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People and organizations

Curran, Andy

  • Person

Andy Curran has been in the Canadian music scene since his beginning with the band Coney Hatch in 1982. Curran was a founding member, playing with Dave Ketchum, Steve Shelski, and Carl Dixon. Together they released three albums: Coney Hatch (1982), Outta Hand (1983), and Friction (1985). After the band broke up in 1985, Curran formed Soho 69 as the lead singer and bassist. Though the band included Michael Borkosky, Simon Brierley, Glenn Milchem, and later Eddie Zeeman, their debut album was titled Andy Curran (1990). They released a second album, Scatterbrain (1993), and in 1998, they released Caramel, under the band’s new name Caramel. He’s played under the names: Drug Plan, Trailer Park, and Leisureworld. Coney Hatch reunited in 2010, and released a new album, Four, in 2013. Curran never left the music world, as he’s composing music for TSN, CTV, and Inside Sports.

Lambert, George James

  • OTUFM Local
  • Person
  • 1900-1971

George (James) Lambert, baritone and teacher, was born in Long Preston, Yorkshire, England, on December 17, 1900, and died in Toronto on the September 13, 1971. In 1932, Lambert joined the teaching staff of the Toronto Conservatory of Music (TCM); he taught there until his death.

Stoneman, John

  • Person
  • 1939-

John Stoneman was a Canadian underwater filmmaker and conservationist. His career spans four decades, and has garnered many awards.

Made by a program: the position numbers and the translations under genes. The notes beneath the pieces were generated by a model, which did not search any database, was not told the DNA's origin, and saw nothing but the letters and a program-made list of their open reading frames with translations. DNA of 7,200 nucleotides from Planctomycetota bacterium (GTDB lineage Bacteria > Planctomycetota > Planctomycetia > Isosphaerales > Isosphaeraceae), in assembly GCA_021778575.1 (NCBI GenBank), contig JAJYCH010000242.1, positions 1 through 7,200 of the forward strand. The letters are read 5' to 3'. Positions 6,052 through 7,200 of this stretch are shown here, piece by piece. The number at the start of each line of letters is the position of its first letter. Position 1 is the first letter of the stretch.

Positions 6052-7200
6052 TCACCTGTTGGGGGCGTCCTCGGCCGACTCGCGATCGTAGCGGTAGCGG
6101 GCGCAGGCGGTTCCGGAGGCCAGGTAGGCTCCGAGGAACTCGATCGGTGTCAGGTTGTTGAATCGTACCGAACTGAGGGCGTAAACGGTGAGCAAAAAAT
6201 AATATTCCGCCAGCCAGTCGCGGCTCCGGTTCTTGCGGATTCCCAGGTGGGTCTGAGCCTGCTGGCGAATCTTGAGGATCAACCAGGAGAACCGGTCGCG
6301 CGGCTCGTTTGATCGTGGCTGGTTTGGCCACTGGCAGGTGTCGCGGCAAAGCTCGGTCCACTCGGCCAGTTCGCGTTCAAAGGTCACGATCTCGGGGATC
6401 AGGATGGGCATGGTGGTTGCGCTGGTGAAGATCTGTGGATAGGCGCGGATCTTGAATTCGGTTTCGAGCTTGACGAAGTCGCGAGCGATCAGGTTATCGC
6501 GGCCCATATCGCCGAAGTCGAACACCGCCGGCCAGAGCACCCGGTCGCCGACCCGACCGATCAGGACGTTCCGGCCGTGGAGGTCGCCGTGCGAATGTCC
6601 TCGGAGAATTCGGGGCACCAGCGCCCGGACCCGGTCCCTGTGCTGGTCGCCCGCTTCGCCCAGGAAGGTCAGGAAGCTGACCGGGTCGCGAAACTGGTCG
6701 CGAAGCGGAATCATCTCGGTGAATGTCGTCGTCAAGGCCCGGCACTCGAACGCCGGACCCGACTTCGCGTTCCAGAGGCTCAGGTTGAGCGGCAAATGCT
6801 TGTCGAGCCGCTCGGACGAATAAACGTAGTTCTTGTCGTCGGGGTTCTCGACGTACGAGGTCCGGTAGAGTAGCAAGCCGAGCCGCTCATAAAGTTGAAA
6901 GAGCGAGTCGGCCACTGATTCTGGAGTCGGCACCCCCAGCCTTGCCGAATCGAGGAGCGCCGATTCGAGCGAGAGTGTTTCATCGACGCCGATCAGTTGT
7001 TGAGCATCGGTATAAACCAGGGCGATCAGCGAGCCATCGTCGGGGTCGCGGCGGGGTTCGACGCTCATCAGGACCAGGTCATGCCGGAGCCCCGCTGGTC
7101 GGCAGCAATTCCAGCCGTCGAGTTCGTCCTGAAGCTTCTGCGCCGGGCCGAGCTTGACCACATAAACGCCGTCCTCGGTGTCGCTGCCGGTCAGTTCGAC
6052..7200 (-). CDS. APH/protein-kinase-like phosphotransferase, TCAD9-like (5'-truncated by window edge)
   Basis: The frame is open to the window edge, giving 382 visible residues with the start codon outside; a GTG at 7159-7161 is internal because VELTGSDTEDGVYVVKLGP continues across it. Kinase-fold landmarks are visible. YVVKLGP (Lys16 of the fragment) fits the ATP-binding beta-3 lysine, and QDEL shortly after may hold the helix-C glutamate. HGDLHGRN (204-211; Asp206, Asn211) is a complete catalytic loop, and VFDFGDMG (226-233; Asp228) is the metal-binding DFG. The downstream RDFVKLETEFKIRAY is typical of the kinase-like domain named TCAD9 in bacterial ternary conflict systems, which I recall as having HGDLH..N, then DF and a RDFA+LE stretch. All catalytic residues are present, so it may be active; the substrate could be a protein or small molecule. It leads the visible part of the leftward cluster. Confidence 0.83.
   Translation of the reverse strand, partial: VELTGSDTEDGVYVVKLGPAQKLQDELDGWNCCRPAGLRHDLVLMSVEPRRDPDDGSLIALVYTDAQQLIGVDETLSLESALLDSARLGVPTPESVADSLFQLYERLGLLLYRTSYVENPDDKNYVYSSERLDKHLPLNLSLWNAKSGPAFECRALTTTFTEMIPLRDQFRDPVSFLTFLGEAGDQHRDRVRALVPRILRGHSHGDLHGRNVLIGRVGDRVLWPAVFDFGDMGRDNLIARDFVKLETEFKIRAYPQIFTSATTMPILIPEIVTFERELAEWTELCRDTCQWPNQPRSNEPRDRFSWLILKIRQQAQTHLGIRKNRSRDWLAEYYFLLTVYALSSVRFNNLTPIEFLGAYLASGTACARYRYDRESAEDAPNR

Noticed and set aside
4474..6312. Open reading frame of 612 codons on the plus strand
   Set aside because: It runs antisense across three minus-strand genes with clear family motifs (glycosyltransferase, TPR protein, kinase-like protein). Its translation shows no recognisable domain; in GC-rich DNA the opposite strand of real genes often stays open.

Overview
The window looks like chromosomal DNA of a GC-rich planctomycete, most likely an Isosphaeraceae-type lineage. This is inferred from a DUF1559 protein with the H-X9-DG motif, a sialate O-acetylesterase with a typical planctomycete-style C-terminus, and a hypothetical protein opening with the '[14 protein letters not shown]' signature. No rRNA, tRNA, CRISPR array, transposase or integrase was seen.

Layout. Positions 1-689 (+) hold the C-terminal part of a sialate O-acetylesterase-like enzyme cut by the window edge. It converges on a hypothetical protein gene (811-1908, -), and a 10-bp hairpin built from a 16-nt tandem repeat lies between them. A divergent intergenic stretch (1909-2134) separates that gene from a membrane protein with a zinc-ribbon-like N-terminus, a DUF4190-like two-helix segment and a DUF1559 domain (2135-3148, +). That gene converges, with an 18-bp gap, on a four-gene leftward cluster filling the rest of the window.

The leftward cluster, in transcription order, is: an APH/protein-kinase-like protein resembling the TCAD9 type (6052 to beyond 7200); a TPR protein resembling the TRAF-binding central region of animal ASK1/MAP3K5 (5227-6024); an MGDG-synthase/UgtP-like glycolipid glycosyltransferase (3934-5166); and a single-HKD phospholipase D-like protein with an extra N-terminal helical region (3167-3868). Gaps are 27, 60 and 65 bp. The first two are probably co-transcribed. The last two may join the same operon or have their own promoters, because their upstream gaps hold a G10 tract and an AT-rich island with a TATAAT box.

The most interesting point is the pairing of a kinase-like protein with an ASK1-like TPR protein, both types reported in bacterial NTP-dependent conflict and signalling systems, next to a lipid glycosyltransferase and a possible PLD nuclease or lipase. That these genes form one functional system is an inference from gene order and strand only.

Stoneman was born in 1939 in Devonshire, England. His first step into film was with Pinewood Studios in 1957, then in 1963 he joined BBC as a director/cinematographer for the underwater documentary film “The Indian Ocean”. His career continued as a second unit action director on documentaries.

In 1971 Stoneman went to Canada to take a job as an assistant director. While there, he met CBC’s John Hirsch, and Stoneman’s future wife Sarah. It was she who helped convince Stoneman to stay in Canada. Together they created the production company Mako Films Ltd.

Mako Films created material for National Geographic, BBC, PBS, while also doing independent work. Stoneman’s career continued to grow, directing the first IMAX underwater film “Nomads of the Deep” (1979). One of his biggest successes was the CTV series “The Last Frontier”, with over 100 episodes. He later worked with CBC for the production of “The Ocean World of John Stoneman: The Canadian Odyssey”. Due to his long career, Stoneman’s library of underwater footage is extensive. He and his wife were also the founders of the Foundation for Ocean Research which recognized work in marine environment and ran from 1975-2004.